Apple iPads and Google Chromebooks are quickly replacing textbooks in classrooms, but with technology-based learning comes concern of how school districts are securing these devices.
Gabrielle Campbell of Griffith, Indiana, said she learned that the hard way.
Campbell has two daughters – a kindergartener and first grader – who were enrolled in Griffith Public Schools. Both had district-issued take home iPads required for their classroom learning.
“They don’t have access to devices like iPads and tablets (at home),” Campbell said. “They only have it from their school. I make sure I monitor those things and let them know what they should and shouldn’t look at.”
Last month during one of her routine device checks, Campbell said she found inappropriate videos her 7-year-old daughter recorded of herself on her school iPad.
“(I felt) a mixture of confusion, a whole lot of rage and disappointment,” Campbell said. “Who did you learn this from? Where did you see this take place at? Who told you how to do it?”
Campbell said her daughter told her she and two classmates searched the word “love” on her school-issued iPad on school grounds. Campbell said what popped up was pornographic images and videos.
“She told me she watches the videos on her iPad during second recess either in her classroom or in the gym,” Campbell said. “When I look at what she’s been watching on YouTube on a school-issued device, you’re able to see that? Even at the school?... Once you have been exposed to something, and then you don’t have the cognitive ability to process and put all that stuff you’re seeing together, it’s traumatic for her.”
Campbell said she is furious with the Griffith School District’s response to her concerns. She said she demanded a thorough investigation on how students accessed these videos and a full sweep of all the students’ devices. She claims the district did not follow through.
The Griffith School District superintendent refused to answer many of NBC 5 Investigates’ questions on the record, citing privacy and an ongoing investigation.
“(The Griffith School District) made it like my daughter has a problem, that my daughter created the problem. That’s unacceptable because my daughter is 7. There is no way that a 7-year-old in a school corporation’s care should be able to access that,” Campbell said.
Campbell said the issue is even more personal for her because she herself is an educator. She is an 8th grade teacher at a neighboring northwest Indiana school district, where she oversees her building’s education technology. Campbell said it is possible to secure these devices to protect students.
Campbell searched “love” on YouTube on a Chromebook issued by her district, where the search results were drastically different to her daughter’s iPad. NBC 5 Investigates also examined another iPad issued by the Griffith School District, where the same search on YouTube yielded inappropriate videos.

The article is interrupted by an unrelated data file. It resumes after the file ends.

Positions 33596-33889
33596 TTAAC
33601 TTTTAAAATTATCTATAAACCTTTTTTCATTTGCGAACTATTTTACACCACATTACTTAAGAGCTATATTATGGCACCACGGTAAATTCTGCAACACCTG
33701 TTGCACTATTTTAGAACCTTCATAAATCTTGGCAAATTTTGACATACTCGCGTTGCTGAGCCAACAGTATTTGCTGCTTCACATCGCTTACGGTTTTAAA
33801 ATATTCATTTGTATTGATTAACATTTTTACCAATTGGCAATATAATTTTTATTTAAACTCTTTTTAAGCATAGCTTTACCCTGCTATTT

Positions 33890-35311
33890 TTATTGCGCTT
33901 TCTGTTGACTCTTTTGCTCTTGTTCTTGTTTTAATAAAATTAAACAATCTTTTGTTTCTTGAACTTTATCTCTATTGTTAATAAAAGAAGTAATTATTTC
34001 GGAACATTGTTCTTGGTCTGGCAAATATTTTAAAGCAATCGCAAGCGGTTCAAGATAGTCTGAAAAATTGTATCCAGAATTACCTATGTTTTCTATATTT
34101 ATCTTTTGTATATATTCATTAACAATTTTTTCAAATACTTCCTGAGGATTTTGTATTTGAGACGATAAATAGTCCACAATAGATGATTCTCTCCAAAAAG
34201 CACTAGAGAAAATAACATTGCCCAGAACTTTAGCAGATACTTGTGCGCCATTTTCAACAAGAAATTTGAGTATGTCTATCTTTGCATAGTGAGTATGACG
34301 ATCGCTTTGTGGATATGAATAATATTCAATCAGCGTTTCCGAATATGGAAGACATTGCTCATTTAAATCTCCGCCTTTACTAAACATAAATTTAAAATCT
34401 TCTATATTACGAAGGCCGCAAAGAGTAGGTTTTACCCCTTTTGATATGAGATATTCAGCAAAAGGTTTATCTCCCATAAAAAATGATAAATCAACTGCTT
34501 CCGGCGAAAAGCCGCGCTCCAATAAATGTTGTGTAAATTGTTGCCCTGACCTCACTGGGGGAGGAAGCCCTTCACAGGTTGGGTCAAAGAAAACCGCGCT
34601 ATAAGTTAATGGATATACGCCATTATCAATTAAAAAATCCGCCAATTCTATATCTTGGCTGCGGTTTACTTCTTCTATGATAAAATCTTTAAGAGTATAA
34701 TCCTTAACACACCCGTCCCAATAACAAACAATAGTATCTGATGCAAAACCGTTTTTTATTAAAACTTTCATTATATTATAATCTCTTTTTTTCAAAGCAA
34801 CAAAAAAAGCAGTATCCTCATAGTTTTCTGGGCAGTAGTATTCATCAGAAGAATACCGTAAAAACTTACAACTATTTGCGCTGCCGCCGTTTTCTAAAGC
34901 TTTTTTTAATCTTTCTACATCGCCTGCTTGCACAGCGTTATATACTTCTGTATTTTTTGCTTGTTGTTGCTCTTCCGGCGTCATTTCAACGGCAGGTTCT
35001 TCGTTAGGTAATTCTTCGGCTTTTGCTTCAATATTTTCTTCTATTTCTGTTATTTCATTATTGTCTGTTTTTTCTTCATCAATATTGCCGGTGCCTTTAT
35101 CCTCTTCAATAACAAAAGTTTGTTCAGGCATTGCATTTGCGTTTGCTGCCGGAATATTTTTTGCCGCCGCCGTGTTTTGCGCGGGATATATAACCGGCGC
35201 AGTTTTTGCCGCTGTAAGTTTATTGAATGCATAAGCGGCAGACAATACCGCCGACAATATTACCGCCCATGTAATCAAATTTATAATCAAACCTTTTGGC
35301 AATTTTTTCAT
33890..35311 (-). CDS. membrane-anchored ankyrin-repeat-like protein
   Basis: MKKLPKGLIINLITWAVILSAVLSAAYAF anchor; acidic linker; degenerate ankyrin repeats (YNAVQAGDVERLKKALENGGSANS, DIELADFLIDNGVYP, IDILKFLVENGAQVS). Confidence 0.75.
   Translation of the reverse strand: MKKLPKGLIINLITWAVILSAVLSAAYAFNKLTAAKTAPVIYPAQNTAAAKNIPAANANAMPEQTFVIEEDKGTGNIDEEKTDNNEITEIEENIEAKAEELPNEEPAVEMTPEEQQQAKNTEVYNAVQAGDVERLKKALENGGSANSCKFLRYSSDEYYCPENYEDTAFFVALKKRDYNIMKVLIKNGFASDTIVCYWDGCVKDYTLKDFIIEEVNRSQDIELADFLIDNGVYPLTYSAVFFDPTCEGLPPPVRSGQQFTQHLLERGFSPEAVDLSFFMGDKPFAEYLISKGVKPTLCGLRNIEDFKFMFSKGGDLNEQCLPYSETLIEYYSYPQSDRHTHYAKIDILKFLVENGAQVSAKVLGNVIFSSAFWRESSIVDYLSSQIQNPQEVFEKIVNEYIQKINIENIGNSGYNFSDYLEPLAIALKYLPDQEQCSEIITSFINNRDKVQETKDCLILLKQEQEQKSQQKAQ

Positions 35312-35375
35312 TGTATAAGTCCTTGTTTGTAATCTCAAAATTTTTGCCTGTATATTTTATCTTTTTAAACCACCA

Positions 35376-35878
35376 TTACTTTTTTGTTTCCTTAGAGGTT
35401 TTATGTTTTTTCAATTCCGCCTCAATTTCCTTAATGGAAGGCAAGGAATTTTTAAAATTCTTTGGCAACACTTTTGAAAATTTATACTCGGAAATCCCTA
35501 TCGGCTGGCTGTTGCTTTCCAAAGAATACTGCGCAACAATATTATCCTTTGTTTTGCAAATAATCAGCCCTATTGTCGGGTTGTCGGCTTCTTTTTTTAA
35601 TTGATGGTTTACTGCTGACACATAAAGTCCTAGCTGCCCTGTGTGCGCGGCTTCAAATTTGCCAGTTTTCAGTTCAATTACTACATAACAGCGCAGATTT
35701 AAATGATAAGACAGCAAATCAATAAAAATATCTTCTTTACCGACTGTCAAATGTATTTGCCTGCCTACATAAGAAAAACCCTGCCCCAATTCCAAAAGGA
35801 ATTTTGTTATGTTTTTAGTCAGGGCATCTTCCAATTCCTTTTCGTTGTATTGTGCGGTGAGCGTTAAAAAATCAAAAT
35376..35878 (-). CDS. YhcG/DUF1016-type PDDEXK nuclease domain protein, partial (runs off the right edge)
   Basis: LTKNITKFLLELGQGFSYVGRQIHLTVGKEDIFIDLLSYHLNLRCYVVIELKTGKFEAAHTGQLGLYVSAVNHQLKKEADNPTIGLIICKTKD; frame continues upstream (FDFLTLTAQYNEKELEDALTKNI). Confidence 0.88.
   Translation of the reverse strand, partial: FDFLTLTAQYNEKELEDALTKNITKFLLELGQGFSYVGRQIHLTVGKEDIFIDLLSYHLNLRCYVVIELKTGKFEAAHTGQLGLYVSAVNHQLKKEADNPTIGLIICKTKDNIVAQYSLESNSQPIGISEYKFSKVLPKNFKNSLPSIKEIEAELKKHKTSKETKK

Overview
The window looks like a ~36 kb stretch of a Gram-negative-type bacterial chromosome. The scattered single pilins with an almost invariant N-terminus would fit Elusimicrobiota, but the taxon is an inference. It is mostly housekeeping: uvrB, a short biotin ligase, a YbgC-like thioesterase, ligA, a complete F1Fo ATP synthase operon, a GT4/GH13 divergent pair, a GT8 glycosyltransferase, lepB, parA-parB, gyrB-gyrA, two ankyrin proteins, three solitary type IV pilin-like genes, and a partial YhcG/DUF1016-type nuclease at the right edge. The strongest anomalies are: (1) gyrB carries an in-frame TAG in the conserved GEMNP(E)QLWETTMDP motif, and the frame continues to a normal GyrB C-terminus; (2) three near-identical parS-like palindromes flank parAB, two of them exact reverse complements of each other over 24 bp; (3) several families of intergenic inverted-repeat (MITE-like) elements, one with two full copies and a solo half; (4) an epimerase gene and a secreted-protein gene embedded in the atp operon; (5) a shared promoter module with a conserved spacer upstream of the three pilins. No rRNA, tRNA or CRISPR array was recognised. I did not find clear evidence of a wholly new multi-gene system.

“The first thing you’ll notice (on my district’s device) is that it says ‘some search results are hidden because restricted mode is turned on,’” Campbell said.
While the Griffith School District did not answer specific questions about this incident, when pressed, the district did answer a few broader questions about its technology program. The district said it has invested in software called Securly to filter inappropriate content and to alert administration of questionable searches.
Securly is regarded among advocates as one of the best monitoring software products available to schools. When NBC 5 Investigates asked the superintendent if Securly’s safety controls, such as “YouTube Restricted Mode” and “Safe Search Mode,” were enabled on student devices, she did not respond.
NBC 5 Investigates reached out directly to Securly with Campbell’s concerns. Co-founder and CEO Vinay Mahadik responded immediately.
“Upon researching this case, we discovered that the district may have a misconfiguration – most likely due to an inadvertent human error – that left YouTube wide open,” Mahadik said in an email. “We have already reached out to the district to advise them on how to properly configure these settings and ensure students are unable to access inappropriate content on YouTube.”
Mahadik also said Securly will work on building automation on its end to catch issues like this moving forward.
NBC 5 Investigates again reached out to the Griffith School District superintendent to ask if the misconfiguration has been fixed. She did not respond.
“It’s the school’s device. It’s the school’s responsibility to make it safe for kids,” said Rick Wistocki, a retired Naperville Police Detective who specialized in cyber crimes against children.
Wistocki said parents must also be involved in their children’s school devices and demand that districts provide information on how they are securing them.
“It takes a village when it comes to keep our kids safe when they’re online,” Wistocki said.
For Campbell, she said it’s too late for her daughter and her family.
“My daughter has lost her innocence and that’s something that no one can give her back,” Campbell said.
She has since withdrawn her two daughters from Griffith Public Schools. Campbell said she is sharing her story to warn other parents.
“Who’s to say how many other students at such a tender age are able to view things like that?”